The 80,000 children of New York state whose parents are locked up in distant state correctional institutions might have an easier time visiting mom or dad under a bill sitting on Gov. Andrew Cuomo’s desk.
That’s because the Department of Corrections and Community Supervision would be required to hold parents in the nearest facility to their minor children’s home that can provide the inmate with the appropriate level of security, health and programming.
If the Democratic governor signs the so-called “proximity bill” (also known as April’s Bill after the girl who inspired it years ago), advocates say it should help maintain family ties that are good for both children and parents.
Currently, many parents and children on the outside find it hard to make regular visits to prisons located sometimes hundreds of miles away from home. Many don’t have a car and must take a bus, and as a result some children might go years without ever visiting with the loved one behind bars, advocates say.
“Most children need to see their parents while separated from them due to incarceration,” said Tanya Krupat, on behalf of the N.Y. Initiative for Children of Incarcerated Parents, a statewide collaborative coordinated by the Osborne Center for Justice Across Generations. “This bill is especially critical for incarcerated mothers, as New York only has two medium-security prisons for women – one downstate and one in Western New York. Prioritizing proximity for these mothers could have a positive, life-changing impact on their children. We urge the governor to sign this bill into law now.”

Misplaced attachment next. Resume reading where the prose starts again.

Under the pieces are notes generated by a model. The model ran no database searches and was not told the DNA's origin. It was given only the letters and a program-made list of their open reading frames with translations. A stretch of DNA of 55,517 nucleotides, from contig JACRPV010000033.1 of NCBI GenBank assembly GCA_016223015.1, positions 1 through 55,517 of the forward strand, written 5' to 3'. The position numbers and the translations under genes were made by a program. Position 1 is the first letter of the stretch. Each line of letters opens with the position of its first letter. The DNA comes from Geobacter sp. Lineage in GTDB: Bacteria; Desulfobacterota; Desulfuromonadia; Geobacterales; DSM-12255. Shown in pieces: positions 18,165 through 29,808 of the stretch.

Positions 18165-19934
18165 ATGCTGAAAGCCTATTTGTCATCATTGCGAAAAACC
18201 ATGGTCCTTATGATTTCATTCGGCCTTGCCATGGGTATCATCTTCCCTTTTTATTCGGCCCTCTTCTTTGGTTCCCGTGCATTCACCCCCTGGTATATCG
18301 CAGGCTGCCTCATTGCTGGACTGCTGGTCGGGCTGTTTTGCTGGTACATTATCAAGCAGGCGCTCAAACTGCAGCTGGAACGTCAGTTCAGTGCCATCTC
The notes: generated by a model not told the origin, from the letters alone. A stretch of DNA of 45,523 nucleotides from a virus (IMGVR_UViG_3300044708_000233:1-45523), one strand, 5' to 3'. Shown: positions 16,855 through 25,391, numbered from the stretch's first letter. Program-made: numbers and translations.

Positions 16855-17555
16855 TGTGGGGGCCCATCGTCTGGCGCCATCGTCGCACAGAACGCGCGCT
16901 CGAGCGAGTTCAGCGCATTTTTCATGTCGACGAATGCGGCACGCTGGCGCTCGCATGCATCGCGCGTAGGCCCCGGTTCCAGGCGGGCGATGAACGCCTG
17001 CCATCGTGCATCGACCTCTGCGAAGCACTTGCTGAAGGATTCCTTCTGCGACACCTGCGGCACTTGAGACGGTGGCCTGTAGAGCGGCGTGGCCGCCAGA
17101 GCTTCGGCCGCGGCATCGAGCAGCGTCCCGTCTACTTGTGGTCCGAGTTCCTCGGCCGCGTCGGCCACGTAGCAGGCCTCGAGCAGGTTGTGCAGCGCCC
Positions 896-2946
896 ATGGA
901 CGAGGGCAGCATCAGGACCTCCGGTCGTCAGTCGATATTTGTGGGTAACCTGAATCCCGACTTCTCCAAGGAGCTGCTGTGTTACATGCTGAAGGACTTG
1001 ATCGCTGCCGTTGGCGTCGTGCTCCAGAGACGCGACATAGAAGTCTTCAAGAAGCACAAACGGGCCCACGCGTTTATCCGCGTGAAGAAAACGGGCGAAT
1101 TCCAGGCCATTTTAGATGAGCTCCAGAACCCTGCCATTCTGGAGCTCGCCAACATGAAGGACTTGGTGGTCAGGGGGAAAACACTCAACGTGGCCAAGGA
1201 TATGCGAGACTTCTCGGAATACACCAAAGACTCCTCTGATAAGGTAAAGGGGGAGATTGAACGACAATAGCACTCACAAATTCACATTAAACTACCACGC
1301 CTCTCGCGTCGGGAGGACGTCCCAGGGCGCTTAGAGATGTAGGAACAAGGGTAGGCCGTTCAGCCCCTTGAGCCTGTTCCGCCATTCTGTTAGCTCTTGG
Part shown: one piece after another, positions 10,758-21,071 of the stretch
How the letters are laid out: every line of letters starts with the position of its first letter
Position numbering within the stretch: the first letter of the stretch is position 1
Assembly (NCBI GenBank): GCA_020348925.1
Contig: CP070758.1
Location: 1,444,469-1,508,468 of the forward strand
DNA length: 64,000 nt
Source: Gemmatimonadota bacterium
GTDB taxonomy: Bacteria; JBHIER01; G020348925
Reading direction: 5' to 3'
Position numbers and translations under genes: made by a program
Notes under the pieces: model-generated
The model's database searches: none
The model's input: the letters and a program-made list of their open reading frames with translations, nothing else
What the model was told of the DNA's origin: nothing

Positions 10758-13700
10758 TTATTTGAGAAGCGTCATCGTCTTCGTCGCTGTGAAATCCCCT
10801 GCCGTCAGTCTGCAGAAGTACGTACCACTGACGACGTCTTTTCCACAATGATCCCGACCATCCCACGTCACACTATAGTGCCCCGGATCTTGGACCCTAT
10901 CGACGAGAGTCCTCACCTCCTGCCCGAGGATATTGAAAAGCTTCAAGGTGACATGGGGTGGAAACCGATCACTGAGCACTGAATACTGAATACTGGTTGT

The legislation, S724A/A6710, was carried through the state Senate by Democrat Velmanette Montgomery, who spent years pushing April’s Bill and other family-supporting prison reforms with the help of the Osborne Association, a Brooklyn charity that seeks to transform the lives of people caught up in the criminal justice system. The bill passed both legislative houses last week.
“Consistent in-person visitation is the single most important factor in whether a family will reunite after a prison term,” said Montgomery, who spearheaded key child welfare legislation last year. “It reduces the strain of separation on everyone involved and lowers the chances of recidivism.”
In 2011, Montgomery met with three young people from the Osbourne Youth Action Council whose parents were locked up in distant institutions.
One of those kids was Alonicha (April) Triana, now a graduate of the Osborne Association’s Youth Action Council, whose experience inspired Montgomerey to name the legislation after her.
“So many kids have parents incarcerated far away,” said Triana, expressing her pleasure that April’s Bill is one short step from becoming law. “When my mom was incarcerated, it was so hard to visit her. I’d had her in my life my whole life, I was used to her being with me, and now I couldn’t see her. … I don’t want other kids to go through what I went through when I couldn’t get to my mom.”